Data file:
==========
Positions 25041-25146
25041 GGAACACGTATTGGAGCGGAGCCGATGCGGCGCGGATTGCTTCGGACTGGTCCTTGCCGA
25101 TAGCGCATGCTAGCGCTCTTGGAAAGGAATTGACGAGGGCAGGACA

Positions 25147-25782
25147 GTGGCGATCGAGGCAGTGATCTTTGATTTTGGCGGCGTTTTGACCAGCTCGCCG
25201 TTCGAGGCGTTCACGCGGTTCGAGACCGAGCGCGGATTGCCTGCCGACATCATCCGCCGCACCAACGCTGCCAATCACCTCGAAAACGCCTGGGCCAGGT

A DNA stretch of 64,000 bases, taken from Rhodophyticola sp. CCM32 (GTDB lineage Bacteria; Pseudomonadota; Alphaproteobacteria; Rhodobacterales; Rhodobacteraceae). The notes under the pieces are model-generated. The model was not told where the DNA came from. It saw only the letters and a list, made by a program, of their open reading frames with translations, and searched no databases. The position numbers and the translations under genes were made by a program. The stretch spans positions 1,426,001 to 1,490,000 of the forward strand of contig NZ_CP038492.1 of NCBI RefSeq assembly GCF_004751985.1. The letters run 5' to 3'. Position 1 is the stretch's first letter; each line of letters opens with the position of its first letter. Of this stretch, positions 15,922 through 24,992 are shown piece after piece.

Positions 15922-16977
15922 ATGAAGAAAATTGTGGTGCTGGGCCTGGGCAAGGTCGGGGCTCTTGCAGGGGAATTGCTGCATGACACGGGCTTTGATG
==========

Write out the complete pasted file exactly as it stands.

Positions 25041-25146
25041 GGAACACGTATTGGAGCGGAGCCGATGCGGCGCGGATTGCTTCGGACTGGTCCTTGCCGA
25101 TAGCGCATGCTAGCGCTCTTGGAAAGGAATTGACGAGGGCAGGACA

Positions 25147-25782
25147 GTGGCGATCGAGGCAGTGATCTTTGATTTTGGCGGCGTTTTGACCAGCTCGCCG
25201 TTCGAGGCGTTCACGCGGTTCGAGACCGAGCGCGGATTGCCTGCCGACATCATCCGCCGCACCAACGCTGCCAATCACCTCGAAAACGCCTGGGCCAGGT

A DNA stretch of 64,000 bases, taken from Rhodophyticola sp. CCM32 (GTDB lineage Bacteria; Pseudomonadota; Alphaproteobacteria; Rhodobacterales; Rhodobacteraceae). The notes under the pieces are model-generated. The model was not told where the DNA came from. It saw only the letters and a list, made by a program, of their open reading frames with translations, and searched no databases. The position numbers and the translations under genes were made by a program. The stretch spans positions 1,426,001 to 1,490,000 of the forward strand of contig NZ_CP038492.1 of NCBI RefSeq assembly GCF_004751985.1. The letters run 5' to 3'. Position 1 is the stretch's first letter; each line of letters opens with the position of its first letter. Of this stretch, positions 15,922 through 24,992 are shown piece after piece.

Positions 15922-16977
15922 ATGAAGAAAATTGTGGTGCTGGGCCTGGGCAAGGTCGGGGCTCTTGCAGGGGAATTGCTGCATGACACGGGCTTTGATG